Quantitative Reasoning and Problem Solving

Math 141 (LEC 2)

When: TR 1:00p-2:15p
Where: 19 Ingraham
Lecturer:Professor Joel Robbin
Office:313 Van Vleck Hall
Telephone: 3-4698
Email: robbin@math.wisc.edu
Office hours: TR 11:00-12:00 a.m.  W 10:00-12:00 a.m.
Grader:Isha Jha
Email: ijha@wisc.edu
Text: COMAP: For All Pratical Purposes, seventh edition, W.H. Freeman, 2006.

Final Exam
Here is the take home final exam. The final exam will due in my office at 12:25 P.M. Friday Dec 22 but you may hand it in earlier.

First Exam Redux
You can view/upload the first exam here.

Grading policy
First Midterm Exam  100 points
First Exam Redo (Due Tuesday Oct 24)  100 points
Second Midterm Exam in class Thursday Dec 14  100 points
Final exam (Take Home: 12:25 P.M. Friday Dec 22)  100 points
Weekly Homework (see below)  100 points
Problems (see below)  300 points
The lectures will follow the text, and the exams will be be based on this material.

Syllabus and Homework
We will start with the Part VII of the text: Chapters 21-23. Then go through the text from the beginning and cover as much as seems feasible. The following table gives the date when a chapter from the text is covered, the homework assignment(s) from that chapter, and the date when each assignment is due. There will be about 7 assignments worth 20 points each. The homework is intended to help you learn the material. The grader will try to find your conceptual errors. Show respect for the grader. Do not hand in messy or incoherent work. The grader will not grade it.

ChapterStart DateAssignmentDue Date
21 Savings Models T Sep 5 pp 825-831: 2-7,11,15,17,21,28 R Sep 21
22 Savings Models T Sep 12 pp 829-832: 29-36, 43-45T Sep 26
22 Borrowing Models T Sep 12 pp 852-853:1,2,4,5,7,9,15-26T Oct 3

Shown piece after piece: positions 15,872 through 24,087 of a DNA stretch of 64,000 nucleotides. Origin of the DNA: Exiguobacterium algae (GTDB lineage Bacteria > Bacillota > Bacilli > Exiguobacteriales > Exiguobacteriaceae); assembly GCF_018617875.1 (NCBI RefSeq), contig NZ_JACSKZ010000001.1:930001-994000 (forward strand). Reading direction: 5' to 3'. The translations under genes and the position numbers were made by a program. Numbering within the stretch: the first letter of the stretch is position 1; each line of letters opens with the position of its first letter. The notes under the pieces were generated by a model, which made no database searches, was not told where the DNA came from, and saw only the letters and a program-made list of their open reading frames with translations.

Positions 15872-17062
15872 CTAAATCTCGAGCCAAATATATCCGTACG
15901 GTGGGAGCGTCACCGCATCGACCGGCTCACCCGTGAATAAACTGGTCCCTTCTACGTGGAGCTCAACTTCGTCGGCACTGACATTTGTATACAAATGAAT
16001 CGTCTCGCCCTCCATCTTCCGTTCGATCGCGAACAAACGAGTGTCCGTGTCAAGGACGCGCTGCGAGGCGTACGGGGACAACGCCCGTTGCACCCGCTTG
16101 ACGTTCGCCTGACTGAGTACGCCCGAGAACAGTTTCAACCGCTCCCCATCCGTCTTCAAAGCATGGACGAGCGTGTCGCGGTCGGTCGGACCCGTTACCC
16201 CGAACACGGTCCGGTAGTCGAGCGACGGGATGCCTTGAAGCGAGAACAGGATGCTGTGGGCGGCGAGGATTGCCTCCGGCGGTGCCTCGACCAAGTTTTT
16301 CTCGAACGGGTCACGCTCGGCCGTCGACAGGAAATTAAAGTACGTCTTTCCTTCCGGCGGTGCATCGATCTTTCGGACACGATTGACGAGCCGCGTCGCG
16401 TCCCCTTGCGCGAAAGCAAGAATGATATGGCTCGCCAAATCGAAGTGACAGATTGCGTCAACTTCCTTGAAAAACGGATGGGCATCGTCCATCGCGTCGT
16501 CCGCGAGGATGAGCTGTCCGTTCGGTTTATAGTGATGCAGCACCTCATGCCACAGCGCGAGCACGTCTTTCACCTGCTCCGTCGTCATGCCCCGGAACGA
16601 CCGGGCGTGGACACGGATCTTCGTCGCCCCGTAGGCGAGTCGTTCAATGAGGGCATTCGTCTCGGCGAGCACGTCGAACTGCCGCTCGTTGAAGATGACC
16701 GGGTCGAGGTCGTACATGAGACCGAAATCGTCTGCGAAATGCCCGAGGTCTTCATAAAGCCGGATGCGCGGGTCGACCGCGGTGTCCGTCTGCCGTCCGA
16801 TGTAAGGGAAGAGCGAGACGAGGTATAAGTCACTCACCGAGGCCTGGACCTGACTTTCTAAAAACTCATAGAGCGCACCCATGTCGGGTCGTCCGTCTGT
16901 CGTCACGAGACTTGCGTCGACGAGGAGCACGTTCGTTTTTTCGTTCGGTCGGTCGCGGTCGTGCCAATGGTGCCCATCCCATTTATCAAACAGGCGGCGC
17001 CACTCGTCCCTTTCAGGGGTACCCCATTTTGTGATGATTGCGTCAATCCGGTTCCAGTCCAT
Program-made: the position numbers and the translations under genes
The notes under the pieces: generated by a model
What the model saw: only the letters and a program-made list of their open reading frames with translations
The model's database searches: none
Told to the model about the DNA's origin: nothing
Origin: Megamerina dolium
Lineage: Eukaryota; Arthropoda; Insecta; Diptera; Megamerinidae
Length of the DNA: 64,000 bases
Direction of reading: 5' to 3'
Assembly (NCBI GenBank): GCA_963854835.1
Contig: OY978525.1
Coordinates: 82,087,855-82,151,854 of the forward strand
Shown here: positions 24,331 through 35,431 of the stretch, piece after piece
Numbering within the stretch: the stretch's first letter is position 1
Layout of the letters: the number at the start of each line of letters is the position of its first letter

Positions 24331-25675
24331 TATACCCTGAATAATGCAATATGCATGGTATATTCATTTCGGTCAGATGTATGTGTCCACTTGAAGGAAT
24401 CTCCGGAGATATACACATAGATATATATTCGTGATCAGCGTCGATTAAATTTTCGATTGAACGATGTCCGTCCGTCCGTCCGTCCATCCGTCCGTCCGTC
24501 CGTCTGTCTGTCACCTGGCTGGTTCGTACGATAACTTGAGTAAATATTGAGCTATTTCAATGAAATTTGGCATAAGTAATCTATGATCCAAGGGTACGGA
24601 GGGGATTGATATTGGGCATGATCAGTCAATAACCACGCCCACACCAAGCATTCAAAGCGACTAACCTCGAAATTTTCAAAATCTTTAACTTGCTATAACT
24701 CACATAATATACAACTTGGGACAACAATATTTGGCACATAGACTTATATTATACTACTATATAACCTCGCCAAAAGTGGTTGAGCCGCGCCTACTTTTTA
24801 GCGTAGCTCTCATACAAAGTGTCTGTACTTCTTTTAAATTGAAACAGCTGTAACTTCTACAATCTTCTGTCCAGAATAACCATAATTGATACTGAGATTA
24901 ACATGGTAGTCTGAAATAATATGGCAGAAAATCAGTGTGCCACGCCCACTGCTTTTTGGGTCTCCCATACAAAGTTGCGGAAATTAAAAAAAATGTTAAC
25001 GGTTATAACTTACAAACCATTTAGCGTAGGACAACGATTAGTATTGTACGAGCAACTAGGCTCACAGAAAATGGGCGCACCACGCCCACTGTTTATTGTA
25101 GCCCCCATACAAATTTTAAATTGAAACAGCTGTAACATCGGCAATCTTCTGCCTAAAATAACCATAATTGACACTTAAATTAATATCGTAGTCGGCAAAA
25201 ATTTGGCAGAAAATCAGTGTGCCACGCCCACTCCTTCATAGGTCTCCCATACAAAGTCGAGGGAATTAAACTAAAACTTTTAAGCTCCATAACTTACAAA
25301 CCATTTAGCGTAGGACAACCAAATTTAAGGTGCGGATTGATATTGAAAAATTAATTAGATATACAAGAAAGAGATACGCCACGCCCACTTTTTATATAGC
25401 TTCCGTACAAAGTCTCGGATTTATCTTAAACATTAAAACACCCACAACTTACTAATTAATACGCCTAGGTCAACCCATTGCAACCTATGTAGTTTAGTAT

1 Urban Services T Oct 24 pp 25-30:1,2,18,22,25,26,27,28,31,39T Oct 31
2 Business Efficiency T Oct 31 pp 64-65:1-11T Nov 2
2 Business Efficiency T Oct 31 pp 66-75:14,15,16,17,23,33,34,35,41,42,44,48,51,53,68 T Nov 16
15 Game Theory T Nov 9 pp 584-588:1-10, 17 T Nov 28
15 Apportionment T Nov 28 pp 534-536: 8,9,10,15,16, 19-22 R Dec 7


Click this link to view/download a collection of problems. These problems require no specific knowledge beyond arithmetic and high school algebra, but they are not easy. The lectures and homework correspond to the textbook, but the problems do not. My hope is that you will struggle with them and that the struggle will benefit you. Each problem has a point value as indicated. The total point count is about 1000 points. You may earn up to 300 points. The following policy applies.

  1. You may collaborate on these problems, but if you do, you must disclose who you worked with. If you worked alone, so indicate. If you received help from someone, so indicate. If you used some written source in solving a problem, so indicate. In any case, the final writeup of a problem must be your own. Your grade will not depend on whether or not you worked alone or received help or used a written source.
    The first page of any problem set that you hand in must disclose
    • who (if anyone) you worked with,
    • who (if anyone) helped you,
    • what (if any) other sources you use, or else
    • a declration that you worked alone.
    The reason for requiring disclosure is to reinforce academic honesty as a value. (Mathematicians frequently discuss their research with each other, but always acknowledge these discussions in the final product.)
  2. For all these problems, it is not enough to simply state an answer; you must show your work in such a way that someone unfamiliar with this course (but reasonably skilled at arithmetic and high school algebra) can follow your reasoning. Your grade will be based in part on the clarity of the exposition.
  3. You may ask me for help either by email, in class, or during office hours.
  4. Show respect for the grader. Messy work will be marked down.
  5. You may resubmit any problem. The problem will be graded as if it were the first submission, and the final grade on the problem will be the grade on the final submission.
  6. In order to insure that you do not put off doing any problems until late in the semester the following deadlines are imposed. To earn the full 300 points you must If you fail to meet these deadlines, your score will be reduced. For example, if you only earn 140 points on work handed in before Monday October 2 you will lose 10 points. However, if a problem is handed in before a deadline, and that same problem is later redone, the redone problem is treated as if it was handed in before the deadline.